It is not necessary for these exact temperatures to be used although the temperature used should not exceed 55 o C. What is important is to make sure that the temperature at which each experiment is carried out is known as accurately as possible. One way that this can be achieved is to measure both the initial temperature and the final temperature and then use a mean temperature when plotting your graph.

Experiment

  • a) Using a 50 cm 3 measuring cylinder, measure out 10 cm 3 of the 0.25 mol dm -3 sodium thiosulfate solution provided and 40 cm 3 water and pour this mixture into a conical flask.

  • b) Using a 10 cm 3 measuring cylinder, measure out 5 cm 3 of the 2.0 mol dm -3 hydrochloric acid into a test tube.

  • c) Prepare a water bath by half-filling a beaker with water and placing the beaker on a tripod and gauze.

  • d) Clamp the conical flask in the water bath and also place the test tube in the water bath.

  • e) Place the thermometer in the conical flask and very gently heat the water bath until the contents of the flask reach the required temperature for the experiment.

  • f) Remove the conical flask and the test tube from the water bath.

  • g) Place the conical flask on the paper marked with a cross and immediately add the acid from the test tube and start the stopwatch. Gently stir the mixture with the thermometer and record the initial temperature.

 

AS Physical Chemistry

AS Physical Chemistry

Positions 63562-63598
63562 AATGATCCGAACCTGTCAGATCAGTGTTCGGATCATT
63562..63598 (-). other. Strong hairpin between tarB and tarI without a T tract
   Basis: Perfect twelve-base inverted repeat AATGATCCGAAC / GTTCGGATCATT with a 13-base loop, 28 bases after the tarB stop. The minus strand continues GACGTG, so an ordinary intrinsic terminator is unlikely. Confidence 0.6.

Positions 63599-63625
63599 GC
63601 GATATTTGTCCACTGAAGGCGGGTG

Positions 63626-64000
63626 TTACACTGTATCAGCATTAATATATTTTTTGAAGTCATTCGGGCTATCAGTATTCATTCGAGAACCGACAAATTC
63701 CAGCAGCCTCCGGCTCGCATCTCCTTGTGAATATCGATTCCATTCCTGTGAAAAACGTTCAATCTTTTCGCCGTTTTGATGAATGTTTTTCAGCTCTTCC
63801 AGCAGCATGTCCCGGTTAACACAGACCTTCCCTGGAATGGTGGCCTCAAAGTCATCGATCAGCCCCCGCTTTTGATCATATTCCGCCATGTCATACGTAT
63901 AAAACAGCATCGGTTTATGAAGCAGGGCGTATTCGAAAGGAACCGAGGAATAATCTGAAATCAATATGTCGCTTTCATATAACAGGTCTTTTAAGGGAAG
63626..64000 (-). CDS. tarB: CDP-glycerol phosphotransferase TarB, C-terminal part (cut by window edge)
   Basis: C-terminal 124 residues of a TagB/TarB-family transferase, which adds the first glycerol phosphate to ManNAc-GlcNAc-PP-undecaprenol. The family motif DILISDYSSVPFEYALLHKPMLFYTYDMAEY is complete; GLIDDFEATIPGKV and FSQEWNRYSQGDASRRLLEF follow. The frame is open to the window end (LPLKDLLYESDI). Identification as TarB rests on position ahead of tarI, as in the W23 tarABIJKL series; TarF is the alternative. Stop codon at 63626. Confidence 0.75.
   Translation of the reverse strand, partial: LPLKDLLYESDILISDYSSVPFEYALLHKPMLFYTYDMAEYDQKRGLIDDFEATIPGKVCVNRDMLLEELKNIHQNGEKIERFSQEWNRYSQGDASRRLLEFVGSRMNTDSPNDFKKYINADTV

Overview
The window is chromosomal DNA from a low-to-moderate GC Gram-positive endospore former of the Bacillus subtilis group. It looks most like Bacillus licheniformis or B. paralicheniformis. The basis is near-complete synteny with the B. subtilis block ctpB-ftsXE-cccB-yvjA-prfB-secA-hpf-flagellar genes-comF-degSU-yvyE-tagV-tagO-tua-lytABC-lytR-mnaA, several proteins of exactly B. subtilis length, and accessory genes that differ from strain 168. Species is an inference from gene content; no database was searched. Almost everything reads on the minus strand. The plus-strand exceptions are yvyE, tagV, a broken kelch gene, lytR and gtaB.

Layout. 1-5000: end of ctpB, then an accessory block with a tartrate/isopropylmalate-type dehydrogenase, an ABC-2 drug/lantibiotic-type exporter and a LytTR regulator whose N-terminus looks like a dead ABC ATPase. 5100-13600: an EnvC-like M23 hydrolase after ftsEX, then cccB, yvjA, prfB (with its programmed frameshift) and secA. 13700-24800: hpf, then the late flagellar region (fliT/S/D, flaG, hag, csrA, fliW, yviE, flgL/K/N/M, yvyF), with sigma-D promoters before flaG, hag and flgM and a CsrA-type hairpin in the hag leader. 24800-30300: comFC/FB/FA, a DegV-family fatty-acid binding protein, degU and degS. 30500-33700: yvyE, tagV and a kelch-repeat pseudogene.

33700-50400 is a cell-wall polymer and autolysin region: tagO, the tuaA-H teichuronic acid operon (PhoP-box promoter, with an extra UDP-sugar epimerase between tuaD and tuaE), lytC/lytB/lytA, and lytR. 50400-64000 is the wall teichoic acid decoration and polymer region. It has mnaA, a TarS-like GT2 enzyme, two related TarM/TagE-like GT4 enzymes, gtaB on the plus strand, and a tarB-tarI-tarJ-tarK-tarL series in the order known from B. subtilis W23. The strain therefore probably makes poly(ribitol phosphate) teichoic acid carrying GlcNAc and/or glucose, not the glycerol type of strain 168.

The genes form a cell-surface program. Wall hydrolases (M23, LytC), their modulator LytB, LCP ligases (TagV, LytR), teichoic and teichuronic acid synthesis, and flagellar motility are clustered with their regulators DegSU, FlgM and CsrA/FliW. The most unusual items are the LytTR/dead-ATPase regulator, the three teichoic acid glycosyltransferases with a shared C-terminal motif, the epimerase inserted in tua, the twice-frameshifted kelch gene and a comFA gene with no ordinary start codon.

PSA6

Investigate how the rate of a reaction changes with temperature

  • h) Observe the cross from above through the solution and stop the stopwatch as soon as the cross disappears from view.

  • i) Record the time taken for the cross to be obscured and also record the final temperature of the mixture.

  • j) Repeat the experiment for each of the five temperatures suggested in the Table and record all of your results.

Analysing the data

The ability to calculate rates from recorded times and to plot a graph is NOT part of the PSA but this is a useful task to complete. Your teacher can help you with this part of the work.

calculate the mean temperature of each reaction mixture.

 

for each of the five temperatures, calculate t is the time taken for the cross to be obscured.

to 3 significant figures, where

to 3 significant figures, where

plot a graph of

(y-axis) against averag e temperature (x-axis).

(y-axis) against average temperature (x-axis).